When first introduced in 1994, Neon was positioned as a cute, friendly small car with ads that said, simply, "Hi." The 2000 model, though not dramatically changed on the outside, is quieter and more stable than the first Neon, said Arthur "Bud" Liebler, senior VP-marketing at the carmaker, spurring a change in the new campaign.
"We tried to get away from cute, so the ads are more sophisticated in keeping with the [changes in the] car," he said.
ADS BREAK MARCH 15
Neon's new strategy starts March 15 on network and cable TV. The $40 million flight includes a wide range of magazines, USA Today, outdoor and Web banner ads.
As with the '94 debut, Dodge shop BBDO Worldwide, Southfield, Mich., handles the single campaign for the look-alike Plymouth- and Dodge-branded Neons.
BBDO's trio of 30-second commercials, shot in lovely settings in New Zealand, make the car the star -- the agency's trademark on the Dodge brand.
The commercials are "purposefully soft sell," Mr. Liebler said, adding that approach "was not without some level of skepticism" at the marketer. "We wanted something that would break through the clutter" of product and feature advertising. "We don't feel we have to shout every detail about the car."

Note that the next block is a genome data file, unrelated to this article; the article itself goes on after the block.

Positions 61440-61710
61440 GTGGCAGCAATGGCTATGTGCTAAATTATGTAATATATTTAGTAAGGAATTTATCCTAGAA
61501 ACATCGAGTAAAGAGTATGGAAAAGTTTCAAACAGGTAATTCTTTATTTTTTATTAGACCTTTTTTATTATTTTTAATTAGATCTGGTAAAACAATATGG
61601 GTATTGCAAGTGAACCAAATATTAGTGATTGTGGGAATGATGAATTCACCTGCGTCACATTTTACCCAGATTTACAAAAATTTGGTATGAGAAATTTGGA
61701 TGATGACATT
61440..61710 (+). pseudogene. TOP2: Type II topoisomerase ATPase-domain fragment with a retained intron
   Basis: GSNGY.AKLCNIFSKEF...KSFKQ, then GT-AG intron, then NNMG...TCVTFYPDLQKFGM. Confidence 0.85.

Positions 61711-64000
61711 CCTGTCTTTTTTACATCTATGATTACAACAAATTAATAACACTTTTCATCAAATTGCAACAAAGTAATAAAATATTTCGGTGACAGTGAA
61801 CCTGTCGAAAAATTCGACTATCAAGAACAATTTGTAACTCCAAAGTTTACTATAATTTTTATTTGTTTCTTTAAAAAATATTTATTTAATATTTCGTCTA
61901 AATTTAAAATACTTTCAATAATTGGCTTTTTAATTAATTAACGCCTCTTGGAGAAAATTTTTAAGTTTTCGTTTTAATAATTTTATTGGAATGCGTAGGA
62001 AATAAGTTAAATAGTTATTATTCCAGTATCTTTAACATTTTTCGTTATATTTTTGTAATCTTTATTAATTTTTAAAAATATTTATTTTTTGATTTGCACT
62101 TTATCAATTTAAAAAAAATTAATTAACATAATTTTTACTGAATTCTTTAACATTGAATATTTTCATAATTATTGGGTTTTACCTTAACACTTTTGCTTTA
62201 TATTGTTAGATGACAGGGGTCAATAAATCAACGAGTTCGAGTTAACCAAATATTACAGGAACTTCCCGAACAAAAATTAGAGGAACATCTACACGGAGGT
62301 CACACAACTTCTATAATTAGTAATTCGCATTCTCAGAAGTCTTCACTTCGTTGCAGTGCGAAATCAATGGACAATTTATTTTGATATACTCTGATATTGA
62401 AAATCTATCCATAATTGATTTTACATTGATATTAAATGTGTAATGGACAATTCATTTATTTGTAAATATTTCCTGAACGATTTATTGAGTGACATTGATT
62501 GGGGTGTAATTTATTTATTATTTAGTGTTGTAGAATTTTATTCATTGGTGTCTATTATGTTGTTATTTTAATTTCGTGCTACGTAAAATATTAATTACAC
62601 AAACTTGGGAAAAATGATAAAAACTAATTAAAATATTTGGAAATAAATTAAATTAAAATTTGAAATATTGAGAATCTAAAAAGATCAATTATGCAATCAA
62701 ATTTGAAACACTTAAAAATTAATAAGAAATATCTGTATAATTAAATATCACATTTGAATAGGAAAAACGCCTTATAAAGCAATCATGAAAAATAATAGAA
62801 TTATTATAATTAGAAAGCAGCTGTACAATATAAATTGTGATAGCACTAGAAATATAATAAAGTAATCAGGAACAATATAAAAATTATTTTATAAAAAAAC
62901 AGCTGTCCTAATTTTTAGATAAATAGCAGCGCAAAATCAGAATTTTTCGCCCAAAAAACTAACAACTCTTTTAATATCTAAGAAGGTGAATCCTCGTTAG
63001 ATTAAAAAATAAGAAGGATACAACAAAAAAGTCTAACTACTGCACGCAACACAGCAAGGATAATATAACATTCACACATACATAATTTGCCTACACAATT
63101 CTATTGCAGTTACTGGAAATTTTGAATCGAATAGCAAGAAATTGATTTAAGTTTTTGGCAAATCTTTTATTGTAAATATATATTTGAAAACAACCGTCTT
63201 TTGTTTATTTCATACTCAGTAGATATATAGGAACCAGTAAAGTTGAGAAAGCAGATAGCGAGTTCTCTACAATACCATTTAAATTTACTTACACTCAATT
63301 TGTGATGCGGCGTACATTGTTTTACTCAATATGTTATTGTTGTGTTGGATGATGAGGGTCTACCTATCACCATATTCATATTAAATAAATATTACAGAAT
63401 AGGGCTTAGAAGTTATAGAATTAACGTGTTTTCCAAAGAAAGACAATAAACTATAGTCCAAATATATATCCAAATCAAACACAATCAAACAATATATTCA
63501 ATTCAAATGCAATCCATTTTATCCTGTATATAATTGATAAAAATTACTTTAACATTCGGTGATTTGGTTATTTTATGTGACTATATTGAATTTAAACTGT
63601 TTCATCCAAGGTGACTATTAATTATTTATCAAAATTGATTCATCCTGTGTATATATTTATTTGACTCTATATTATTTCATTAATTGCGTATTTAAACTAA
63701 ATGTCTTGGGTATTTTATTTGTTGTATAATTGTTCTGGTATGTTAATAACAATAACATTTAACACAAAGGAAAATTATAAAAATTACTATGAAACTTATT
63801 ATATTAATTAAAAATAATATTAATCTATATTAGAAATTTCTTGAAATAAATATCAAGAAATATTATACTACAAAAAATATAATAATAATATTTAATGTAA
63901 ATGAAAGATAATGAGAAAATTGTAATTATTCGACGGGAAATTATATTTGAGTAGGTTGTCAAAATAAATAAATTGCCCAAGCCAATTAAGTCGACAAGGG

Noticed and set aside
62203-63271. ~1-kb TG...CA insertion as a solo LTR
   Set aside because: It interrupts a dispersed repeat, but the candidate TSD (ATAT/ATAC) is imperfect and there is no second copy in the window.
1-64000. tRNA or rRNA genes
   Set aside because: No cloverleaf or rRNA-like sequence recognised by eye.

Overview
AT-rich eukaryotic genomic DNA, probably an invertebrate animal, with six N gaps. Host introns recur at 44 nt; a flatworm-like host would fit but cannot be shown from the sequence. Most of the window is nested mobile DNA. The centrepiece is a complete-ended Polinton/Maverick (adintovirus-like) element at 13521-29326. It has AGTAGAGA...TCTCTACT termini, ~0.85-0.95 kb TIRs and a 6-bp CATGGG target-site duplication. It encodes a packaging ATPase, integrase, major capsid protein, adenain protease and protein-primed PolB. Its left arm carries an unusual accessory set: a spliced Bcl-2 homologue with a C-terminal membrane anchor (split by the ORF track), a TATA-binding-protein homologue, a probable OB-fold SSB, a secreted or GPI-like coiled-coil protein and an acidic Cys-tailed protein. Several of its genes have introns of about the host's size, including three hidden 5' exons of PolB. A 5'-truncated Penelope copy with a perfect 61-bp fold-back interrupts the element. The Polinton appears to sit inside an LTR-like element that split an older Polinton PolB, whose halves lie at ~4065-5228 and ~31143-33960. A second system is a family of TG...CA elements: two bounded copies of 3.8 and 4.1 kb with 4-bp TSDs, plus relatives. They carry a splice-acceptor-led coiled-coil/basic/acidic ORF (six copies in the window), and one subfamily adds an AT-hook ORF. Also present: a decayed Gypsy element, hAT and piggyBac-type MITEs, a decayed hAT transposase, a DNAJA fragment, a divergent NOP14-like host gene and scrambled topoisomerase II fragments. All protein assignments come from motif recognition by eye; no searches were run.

VOICE OF GEORGE CARLIN
Comedian George Carlin does the voice-over, reading BBDO-created lyrics to three songs: Dean Martin's "Amore," the Lovin' Spoonfuls' "You Didn't Have to be So Nice" and the Mamas & the Papas' "Dream a Little Dream of Me."
For the first time this decade for a major launch, BBDO presented two campaigns to the client, said Dick Johnson, president-chief creative officer of the Southfield office. He said the "tricky part" for BBDO was to break away from the formula his team uses for Dodge ads, which is to drive home strong features of each vehicle. The Neon ads, especially the TV spots, "have more emphasis on the mood and attitude than characterizing the car," he said.
Although the primary target is 20-to-34-year-olds, Mr. Johnson wanted to take a non-lifestyle approach typical of Dodge ads.
"This kind of car has never been presented as an aspirational vehicle," he said.
James Bulcroft, president of consultancy Advisory Group, doesn't think the new Neon is so different from the first model, so he said it could be difficult to upgrade Neon's perception from cute to sophisticated. He predicted "it's going to be an uphill climb to take an entry-level product with minor modifications